Justice for Joyce March

Canadian Racism & the Contradictions of the Colonial Imagination

I’ve heard a lot of Canadians get indignant over the years about charges that this has always been, and continues to be, a fundamentally racist and colonial society.

They were indignant when Maclean’s published a piece asserting that Winnipeg was perhaps the most racist city in the country.

They were happy to retweet Stephen Harper’s absurd claim that Canada had no history of colonialism.

They are always happy with smug comparisons to the U.S., as if being marginally less hateful and violent in absolute (or even relative) terms was some kind of achievement.

And when Colten Boushie was shot and killed by a white farmer in Saskatchewan, there were many voices (including many I know personally) more than happy to put the alleged ‘property rights’ of European settlers ahead of the lives of indigenous folks. They insisted ‘race’ and racism had nothing to do with the case. And they were happy to spout off a lot of nonsense about the sanctity of property, ‘law and order’, and the supposedly inalienable ‘rights of self-defence’, a concoction of fantasies that helped lead to Gerald Stanley’s acquittal.

When First Nations across the country and continent take a stand to defend their own lands and waterways, or to assert or exercise their own treaty rights — and sometimes engage in blockades to do so (often against the encroachment of resource extraction corporations backed by this or that provincial or federal government) — we hear a lot of talk about “law and order” from the usual suspects, from people who are so woefully ignorant of their own colonial history that they don’t realize it is First Nations who are standing up to a criminal state-corporate gang hellbent on further land and resource thefts, not the other way around.

When someone topples the statue of a racist colonial figure, there is a lot of hand-wringing about the sanctity of property and the sanctity of capital-H History.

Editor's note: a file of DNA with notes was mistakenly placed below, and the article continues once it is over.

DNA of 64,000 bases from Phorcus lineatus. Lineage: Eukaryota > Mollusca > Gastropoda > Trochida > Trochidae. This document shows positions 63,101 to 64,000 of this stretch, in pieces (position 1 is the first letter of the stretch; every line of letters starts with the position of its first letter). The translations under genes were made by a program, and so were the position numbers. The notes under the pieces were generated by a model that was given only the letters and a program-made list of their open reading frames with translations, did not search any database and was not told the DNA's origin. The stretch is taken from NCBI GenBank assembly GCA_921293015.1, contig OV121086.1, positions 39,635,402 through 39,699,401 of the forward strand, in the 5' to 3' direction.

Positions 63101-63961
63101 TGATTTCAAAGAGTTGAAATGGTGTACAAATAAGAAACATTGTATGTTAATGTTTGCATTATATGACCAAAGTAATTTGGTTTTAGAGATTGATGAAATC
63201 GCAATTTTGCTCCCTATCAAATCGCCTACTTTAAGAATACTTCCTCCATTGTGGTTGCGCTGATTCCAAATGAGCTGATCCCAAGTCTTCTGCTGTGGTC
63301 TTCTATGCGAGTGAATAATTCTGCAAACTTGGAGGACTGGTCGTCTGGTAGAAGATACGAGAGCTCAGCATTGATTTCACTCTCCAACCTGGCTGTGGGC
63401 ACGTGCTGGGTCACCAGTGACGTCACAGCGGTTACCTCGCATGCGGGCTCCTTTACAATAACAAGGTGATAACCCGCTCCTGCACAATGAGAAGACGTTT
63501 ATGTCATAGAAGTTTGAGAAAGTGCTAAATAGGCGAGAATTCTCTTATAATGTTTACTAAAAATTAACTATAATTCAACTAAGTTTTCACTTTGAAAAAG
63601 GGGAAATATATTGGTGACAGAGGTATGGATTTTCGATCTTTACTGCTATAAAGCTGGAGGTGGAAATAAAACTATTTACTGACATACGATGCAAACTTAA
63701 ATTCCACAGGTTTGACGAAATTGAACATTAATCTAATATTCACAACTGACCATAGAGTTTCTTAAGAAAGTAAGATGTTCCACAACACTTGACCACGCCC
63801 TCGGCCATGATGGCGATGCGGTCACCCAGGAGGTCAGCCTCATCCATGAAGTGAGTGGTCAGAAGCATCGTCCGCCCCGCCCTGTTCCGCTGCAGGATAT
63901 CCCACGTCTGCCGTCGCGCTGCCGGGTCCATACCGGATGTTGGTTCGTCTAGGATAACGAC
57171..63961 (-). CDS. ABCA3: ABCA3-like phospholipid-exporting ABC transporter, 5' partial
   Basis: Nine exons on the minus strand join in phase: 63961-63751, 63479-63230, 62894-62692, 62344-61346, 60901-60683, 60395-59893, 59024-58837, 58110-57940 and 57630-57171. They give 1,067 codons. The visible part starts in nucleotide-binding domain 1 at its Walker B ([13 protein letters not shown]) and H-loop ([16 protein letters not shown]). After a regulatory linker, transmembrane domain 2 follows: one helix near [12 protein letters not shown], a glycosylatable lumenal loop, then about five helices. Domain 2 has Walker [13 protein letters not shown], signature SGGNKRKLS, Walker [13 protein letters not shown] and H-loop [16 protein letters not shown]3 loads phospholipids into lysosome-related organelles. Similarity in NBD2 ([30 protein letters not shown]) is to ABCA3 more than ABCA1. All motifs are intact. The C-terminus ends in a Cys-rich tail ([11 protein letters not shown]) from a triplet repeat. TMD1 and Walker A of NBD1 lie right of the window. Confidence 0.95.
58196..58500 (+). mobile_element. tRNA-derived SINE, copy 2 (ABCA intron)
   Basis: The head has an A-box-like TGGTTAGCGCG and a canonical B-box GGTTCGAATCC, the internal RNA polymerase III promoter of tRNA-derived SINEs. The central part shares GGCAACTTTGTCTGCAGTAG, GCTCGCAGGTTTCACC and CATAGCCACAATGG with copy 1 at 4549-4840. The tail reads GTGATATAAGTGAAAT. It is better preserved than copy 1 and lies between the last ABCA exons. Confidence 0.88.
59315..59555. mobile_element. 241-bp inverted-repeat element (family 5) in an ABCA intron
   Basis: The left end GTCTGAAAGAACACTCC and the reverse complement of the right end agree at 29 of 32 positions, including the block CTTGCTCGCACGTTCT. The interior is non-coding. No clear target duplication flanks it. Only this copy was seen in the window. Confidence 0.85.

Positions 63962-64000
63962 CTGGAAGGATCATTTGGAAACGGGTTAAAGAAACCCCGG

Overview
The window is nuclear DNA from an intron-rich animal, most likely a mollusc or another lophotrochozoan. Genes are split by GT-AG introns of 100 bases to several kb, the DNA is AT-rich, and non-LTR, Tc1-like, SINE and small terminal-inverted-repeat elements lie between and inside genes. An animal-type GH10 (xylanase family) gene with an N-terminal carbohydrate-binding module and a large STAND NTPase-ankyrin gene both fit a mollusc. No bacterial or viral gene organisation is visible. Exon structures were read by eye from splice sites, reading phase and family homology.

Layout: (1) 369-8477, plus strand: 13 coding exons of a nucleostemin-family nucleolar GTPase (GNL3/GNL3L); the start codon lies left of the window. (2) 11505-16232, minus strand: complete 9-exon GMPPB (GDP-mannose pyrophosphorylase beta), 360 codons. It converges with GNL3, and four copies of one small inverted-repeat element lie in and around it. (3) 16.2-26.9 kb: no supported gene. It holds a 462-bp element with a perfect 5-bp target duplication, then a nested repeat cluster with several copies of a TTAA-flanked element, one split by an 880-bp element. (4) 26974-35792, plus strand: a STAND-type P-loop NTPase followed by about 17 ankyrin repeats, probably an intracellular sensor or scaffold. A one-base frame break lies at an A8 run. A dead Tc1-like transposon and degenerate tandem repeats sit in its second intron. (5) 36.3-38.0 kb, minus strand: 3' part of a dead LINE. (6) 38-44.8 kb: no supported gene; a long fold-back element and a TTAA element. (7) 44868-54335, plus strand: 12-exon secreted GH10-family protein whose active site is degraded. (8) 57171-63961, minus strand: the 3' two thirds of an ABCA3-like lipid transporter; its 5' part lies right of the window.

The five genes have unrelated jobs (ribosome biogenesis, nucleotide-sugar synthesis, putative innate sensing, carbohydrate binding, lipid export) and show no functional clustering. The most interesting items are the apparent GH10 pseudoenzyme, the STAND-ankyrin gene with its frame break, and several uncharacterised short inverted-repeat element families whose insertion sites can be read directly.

But let’s pretend for one second that some of these people actually do care about property, about building a non-racist society, about ‘law and order’ prevailing over its alleged antithesis, about a world where all lives do supposedly matter in any way that is not just a rhetorical device to justify the taking of *black* and *indigenous* lives?

Where were these voices when Joyce Echaquan was murdered by racist neglect in a hospital in Joliette, Quebec less than a month ago? They were silent. Total crickets.

Where are all the voices about the sanctity of property and the sacredness of “law” now that white settler fishermen in Nova Scotia are terrorizing Mi’kmaw fishers, burning their boats, stealing their traps, and engaged in what can only be described as racist settler pogroms?

Suddenly, the inalienable rights of property, and the alleged right to shoot and kill to defend it, are forgotten when it is First Nations defending themselves from white vigilantes. This has always been the case, from Oka to Gustafsen Lake, from Wounded Knee to Standing Rock.

There is, however, a consistency to these stories that runs below the contradictions of the colonial imagination: it is the consistency of white supremacy and presumed settler rights to *dispossess* indigenous peoples of their lands, their resources, their historical treaty rights, and their very lives.

That is the only explanation for why a broken or vandalized statue of John A. Macdonald, or a burned out police station in Minneapolis, inspires greater indignation amongst settler society than the tragic death of Joyce Echaquan, or Colten Boushie, or 16-year old Eishia Hudson (summarily executed by Winnipeg police over a liquor store theft), or for that matter, the vigilante terrorism and pogroms of Nova Scotian commercial lobster fishers.

Parent, activist, researcher, amateur (and sometimes professional) historian, sci-fi/fantasy and nerd culture enthusiast, wilderness survival wannabe, former punk, red wine anarchist.

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